In 1932, Packard introduced their Ninth Series. It featured many improvements which helped segregate it from other automakers in the industry. Improvements included a revised steering geometry which made steering smooth and easy. Braking was equally as easy thanks to the new driver adjustable power assisted braking system. The shifting action and clutch were improved making driving a very enjoyable activity. The drivers workload was eased even further with the spark advance and automatic choke.
By making these changes they attracted a growing segment of buyers and drivers - woman.
The 1933 Packard's were called the Tenth Series cars as the company still refused to adopt the convention of the model year system which called for new cars to be introduced in September or October to coincide with the auto show schedules. The following year, the reluctantly joined with other manufacturers which resulted in a shorted run for the tenth series, lasting just seven months. The new Packard model line was introduced in the fall. Because of the seven month production lifespan of the Tenth Series, very few were produced making them very rare in modern times.
The Tenth Series were given a new X-braced frames, dual coil ignition, and downdraft carburetors. The styling was updated with skirted fenders and a 'V'-shaped radiator shell. The interior featured upgraded trim and a new aircraft inspired dash.
Packard continued to offer three chassis, the Eight, Super Eight, and the Twelve. The Super Eight and Twelve both rested on a wheelbase that measured 142-inches and had a hood that was nearly six-inches longer than the Eight. The fenders were longer as well.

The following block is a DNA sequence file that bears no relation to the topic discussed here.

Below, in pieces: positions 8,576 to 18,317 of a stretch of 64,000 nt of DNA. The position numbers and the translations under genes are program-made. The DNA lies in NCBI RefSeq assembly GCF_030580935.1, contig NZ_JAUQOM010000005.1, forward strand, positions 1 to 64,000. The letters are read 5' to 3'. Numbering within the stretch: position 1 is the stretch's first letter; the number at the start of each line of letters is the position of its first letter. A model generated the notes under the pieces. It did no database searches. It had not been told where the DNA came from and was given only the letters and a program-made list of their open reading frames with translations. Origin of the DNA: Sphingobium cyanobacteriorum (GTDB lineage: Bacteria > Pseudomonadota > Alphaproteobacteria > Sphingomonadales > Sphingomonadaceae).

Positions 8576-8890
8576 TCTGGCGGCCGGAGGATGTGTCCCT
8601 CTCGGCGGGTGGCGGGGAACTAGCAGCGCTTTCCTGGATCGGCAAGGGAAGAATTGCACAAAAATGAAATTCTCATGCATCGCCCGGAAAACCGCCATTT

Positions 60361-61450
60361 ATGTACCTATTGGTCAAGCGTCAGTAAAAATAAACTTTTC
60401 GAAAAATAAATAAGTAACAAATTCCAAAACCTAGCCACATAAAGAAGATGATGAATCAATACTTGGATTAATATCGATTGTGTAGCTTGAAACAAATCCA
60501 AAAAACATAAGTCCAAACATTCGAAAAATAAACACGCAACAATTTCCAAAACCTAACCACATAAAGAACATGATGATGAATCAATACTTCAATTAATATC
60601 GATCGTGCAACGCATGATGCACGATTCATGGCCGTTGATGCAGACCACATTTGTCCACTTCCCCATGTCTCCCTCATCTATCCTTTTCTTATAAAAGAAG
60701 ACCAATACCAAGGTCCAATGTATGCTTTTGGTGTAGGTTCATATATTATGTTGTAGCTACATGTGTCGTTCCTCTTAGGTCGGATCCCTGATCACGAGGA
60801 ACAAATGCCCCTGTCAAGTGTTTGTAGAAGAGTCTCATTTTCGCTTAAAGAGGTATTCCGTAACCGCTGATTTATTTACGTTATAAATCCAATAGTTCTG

The bodies on the Twelve's and Super Eight were interchangeable, with the Super Eight featuring an eight-cylinder engine while the Twelve featured a twelve cylinder engine. During this time, Packard also produced the Eight, which had a smaller wheelbase size and the eight-cylinder engine. The Super Eight and Twelve differed by interior appointments and engine size. The bodies were constructed of wood and steel.
In 1936 Packard was producing their Fourteenth Series as the number thirteen had been skipped. It is believed that thirteen was not used due to superstitious reasons. The Fourteenth Series was the last year for Bijur lubrication, ride control, a semi-elliptic suspension, mechanical brakes, heavy vibration dampening bumpers and the 384.4 cubic inch straight eight engine. It was also the last year for the option of wire or wood wheels.
In 1936 the fourteenth series received a new radiator which was installed at a five-degree angle. The Super 8 had a new sloped grille with chrome vertical bars which gave the vehicle a unique look and served as thermostatically controlled shutters which opened or closed based on engine heat. The headlight trim, fender styling, and hood vents saw minor changes. A new Delco-Remy ignition system was the new updates for 1936 under the bonnet.
For 1936 there were a total of 1,492 Super Eights constructed.By Daniel Vaughan | Apr 2008
Chassis Num: 193219
Engine Num: 194115